Maurizio Pollini's death has robbed the world of a major presence. He was a pianist who compelled you to think again, to re-access your musical priorities. You could accept, reject or compromise, but you could never remain indifferent or complacent. And herein lies a paradox. Talking to Pollini many years ago on the occasion of his sixtieth birthday I was struck by his quiet, gentlemanly demeanour, anxious to deflect attention away from himself and to consider anyone's opinions other than his own. Contradicting a reputation for being 'difficult' he was the reverse of a prima donna. Accompanied by a jug of combined blackcurrant and orange juice and a plentiful supply of cigarettes he was happy to reminisce while confessing he was a present and future man, and also to reflect on his recital given at the Festival Hall the previous night. 'I was lucky to grow up in Milan. Every great musician came to play at La Scala. Recitals by Rubinstein and Kempff, in particular, remain among my most treasured memories. For me they were iconic figures so that I went into shock when Rubinstein told me after my performances at the 1960 Chopin Competition in Warsaw that I played better than any of them on the jury. I mean, imagine him saying that to me, a teenager of little experience and no standing. Then there was Kempff, who I would describe as a Goethian pianist, a true poet of the piano. People say I don't like Rachmaninov. But that is not true. I don't play him because he doesn't suit my temperament. I wouldn't play him well. My son plays good Rachmaninov and of course, I would travel a thousand miles to hear Martha (Argerich) play the Third Concerto. Returning to the present, I was happy after my recital last night and appreciated the audience's warmth. They were attentive rather than sleeping during my performances of Stockhausen and Berio, unlike too many audiences elsewhere. I have always included modern and contemporary works in my programmes, my insistence that music is an endlessly evolving art and has no place in a museum.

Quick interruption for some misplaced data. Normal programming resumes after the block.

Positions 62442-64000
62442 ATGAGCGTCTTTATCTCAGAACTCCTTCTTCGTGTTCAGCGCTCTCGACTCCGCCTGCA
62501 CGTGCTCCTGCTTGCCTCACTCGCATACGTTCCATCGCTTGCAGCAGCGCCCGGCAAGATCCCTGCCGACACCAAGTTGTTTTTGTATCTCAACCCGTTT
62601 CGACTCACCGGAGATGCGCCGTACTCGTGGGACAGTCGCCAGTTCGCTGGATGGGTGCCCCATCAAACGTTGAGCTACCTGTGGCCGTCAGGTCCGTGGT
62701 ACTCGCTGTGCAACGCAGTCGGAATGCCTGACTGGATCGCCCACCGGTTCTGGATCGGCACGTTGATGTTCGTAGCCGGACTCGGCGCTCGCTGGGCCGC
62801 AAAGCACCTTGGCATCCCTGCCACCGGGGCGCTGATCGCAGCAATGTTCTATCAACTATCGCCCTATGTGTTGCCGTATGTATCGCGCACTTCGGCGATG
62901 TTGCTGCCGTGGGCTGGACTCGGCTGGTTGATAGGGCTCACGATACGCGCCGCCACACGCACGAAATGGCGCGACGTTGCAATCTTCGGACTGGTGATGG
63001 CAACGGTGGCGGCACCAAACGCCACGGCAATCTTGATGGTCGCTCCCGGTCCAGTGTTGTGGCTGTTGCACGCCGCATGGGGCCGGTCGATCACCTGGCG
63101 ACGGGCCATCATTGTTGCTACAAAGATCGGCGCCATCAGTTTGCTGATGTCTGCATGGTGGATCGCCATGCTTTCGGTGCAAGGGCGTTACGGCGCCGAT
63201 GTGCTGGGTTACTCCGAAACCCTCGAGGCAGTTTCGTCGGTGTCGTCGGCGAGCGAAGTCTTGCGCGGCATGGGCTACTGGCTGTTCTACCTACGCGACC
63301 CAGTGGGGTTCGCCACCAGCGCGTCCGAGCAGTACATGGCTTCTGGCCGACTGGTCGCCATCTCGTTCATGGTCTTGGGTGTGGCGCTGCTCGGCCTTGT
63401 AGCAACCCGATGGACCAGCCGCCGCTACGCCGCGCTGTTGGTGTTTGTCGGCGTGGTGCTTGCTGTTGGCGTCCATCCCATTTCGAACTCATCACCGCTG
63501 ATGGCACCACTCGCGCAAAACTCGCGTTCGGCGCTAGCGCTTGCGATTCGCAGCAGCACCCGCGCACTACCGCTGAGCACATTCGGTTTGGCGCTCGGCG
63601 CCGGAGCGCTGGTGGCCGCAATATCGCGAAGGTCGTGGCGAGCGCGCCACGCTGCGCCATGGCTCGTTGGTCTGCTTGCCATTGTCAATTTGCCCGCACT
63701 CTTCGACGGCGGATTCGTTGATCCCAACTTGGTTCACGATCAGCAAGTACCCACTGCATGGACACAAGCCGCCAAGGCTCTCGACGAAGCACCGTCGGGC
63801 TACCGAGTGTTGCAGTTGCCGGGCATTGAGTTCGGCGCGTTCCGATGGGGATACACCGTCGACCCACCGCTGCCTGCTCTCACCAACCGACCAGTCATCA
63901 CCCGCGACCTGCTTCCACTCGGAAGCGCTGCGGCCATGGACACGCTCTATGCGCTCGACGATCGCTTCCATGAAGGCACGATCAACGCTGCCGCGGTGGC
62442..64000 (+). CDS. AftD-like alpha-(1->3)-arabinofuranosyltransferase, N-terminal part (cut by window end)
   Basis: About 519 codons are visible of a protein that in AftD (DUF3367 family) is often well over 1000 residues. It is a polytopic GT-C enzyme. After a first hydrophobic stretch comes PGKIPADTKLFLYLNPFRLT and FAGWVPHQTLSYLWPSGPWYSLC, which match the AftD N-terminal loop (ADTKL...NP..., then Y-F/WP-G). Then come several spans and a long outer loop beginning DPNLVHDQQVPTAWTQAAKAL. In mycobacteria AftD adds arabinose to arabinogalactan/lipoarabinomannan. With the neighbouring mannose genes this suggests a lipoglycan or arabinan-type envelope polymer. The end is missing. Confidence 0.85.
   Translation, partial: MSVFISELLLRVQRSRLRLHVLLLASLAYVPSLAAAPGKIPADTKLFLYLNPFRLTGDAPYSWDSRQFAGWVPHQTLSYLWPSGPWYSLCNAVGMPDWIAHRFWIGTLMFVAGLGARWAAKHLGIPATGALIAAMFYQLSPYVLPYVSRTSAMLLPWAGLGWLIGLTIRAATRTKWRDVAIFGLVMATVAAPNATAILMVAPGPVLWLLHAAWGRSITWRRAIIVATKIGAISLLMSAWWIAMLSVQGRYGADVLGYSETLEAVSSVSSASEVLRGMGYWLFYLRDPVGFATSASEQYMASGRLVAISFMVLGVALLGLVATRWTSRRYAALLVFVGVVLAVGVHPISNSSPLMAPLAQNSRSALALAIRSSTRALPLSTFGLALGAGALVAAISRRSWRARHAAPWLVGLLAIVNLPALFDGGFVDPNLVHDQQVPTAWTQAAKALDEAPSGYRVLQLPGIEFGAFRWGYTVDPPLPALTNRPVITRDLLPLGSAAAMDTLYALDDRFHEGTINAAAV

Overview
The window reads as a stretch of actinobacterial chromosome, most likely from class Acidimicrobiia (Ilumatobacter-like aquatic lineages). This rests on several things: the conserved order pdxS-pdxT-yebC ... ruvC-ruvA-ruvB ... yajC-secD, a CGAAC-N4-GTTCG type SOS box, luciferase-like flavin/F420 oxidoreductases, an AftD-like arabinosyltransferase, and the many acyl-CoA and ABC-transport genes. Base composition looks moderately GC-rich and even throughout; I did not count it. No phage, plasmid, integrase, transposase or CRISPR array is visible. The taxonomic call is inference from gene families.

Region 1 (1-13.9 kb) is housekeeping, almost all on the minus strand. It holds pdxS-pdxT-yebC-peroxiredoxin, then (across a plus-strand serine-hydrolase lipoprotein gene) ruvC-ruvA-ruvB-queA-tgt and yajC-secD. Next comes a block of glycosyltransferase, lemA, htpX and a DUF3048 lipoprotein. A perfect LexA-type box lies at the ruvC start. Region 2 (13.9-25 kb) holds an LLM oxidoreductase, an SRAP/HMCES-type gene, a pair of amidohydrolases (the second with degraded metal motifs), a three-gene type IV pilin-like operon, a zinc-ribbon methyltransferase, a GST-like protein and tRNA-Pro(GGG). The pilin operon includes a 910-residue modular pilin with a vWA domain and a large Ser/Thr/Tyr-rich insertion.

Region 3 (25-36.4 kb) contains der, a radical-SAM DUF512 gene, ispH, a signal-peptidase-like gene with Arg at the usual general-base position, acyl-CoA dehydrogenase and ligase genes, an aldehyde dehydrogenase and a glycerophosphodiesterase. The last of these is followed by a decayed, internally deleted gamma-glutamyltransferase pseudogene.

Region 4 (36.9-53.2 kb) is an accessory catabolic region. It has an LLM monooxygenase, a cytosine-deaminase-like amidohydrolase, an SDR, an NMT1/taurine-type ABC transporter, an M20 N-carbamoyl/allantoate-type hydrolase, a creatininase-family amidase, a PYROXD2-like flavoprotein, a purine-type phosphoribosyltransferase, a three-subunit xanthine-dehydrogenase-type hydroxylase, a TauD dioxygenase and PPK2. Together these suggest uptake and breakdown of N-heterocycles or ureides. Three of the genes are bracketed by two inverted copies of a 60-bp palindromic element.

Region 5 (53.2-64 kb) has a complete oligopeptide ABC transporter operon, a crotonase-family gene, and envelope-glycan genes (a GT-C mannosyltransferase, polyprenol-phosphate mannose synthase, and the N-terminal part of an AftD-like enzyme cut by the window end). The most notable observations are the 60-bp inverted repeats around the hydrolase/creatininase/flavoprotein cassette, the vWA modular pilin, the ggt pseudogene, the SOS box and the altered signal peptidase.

Returning to today and a sadness felt by many thousands of musicians at the passing of a pianist ranked high in the Parthenon of great musicians. Firstly, Pollini was a revolutionary, his quiet manner off stage replaced by a burning clarity and strength of vison as a pianist. Celebrated as 'cerebral' and 'intellectual,' he also made his critics see such descriptions as limiting virtues, his playing circumscribed by his instantly recognisable overall attitude and approach. For some he suggested 'lyrical abandonments' and an absence of 'virtuoso elegance.' Hardly a pianist for musical small talk it is impossible to think of him in, say, 'Arabesques on the Blue Danube' or in the more flamboyant as opposed to late, austere Liszt. Again, the less admiring among his listeners heard 'a subjectivity under constant interrogation.'  If some found him pure others found him streamlined. Certainly, he represented a new voice, a cleansing, even a puritanism that stressed the primacy of creator over recreator, a vital and uncompromising wish to remain true to a composer whether in his outer or inward manifestations. For Sviatoslav Richter, an often-sardonic commentator on other pianists, Pollini's Chopin was 'armour-plated.' As a corollary it is true that when during the latter part of his career his seemingly infallible mastery started to crumble you were left to question what remained beneath a once gleaming and immaculate surface.

   My own memories of Pollini at his greatest would include his first London, all-Chopin recital with performances of the F sharp minor and A flat Polonaises of an overwhelming physicality and heroic strength. Then there were Schubert's last three Sonatas, characteristically, but also memorably patrician, also the complete Debussy Etudes and a detachment and command far removed from, say, Gieseking's legendary and opalescent if far less perfect reading.

    Of his recordings I would single out that flawless Stravinsky 'Petrushka,’ a truly aristocratic rather than diffident way with both Schubert's 'Wanderer' Fantasie and the Schumann Fantasie, Chopin's Polonaises and his first rather than second recording of the 24 Preludes; the second a distressingly sober and lifeless re-visit. I would also add his first recording of the Chopin Etudes. I fought long and hard against Pollini's refusal to allow their release and was more than gratified by a sudden change of heart. Perhaps they weren't so bad after all!

    Such instances make me forget the later years when as one writer put it the playing became fraught with nervous stress (that breathless impatience, those fore-shortened phrases') and remember an artist who, at his greatest, opened up new horizons and musical vistas. Rubinstein may have erased a once accepted weak and sentimental view of Chopin, but Pollini took such a virile rehabilitation several stages further. When I told him that the French pianist, Bernard d'Ascoli called him a 'moral' pianist, he looked momentarily bemused, commenting, 'I will have to think about that. We will surely join him in reflection. His presence will be greatly missed and if, in the long-term, his playing inspired more awe than affection his vision will be discussed, defined and re-defined over the years. 

Bryce Morrison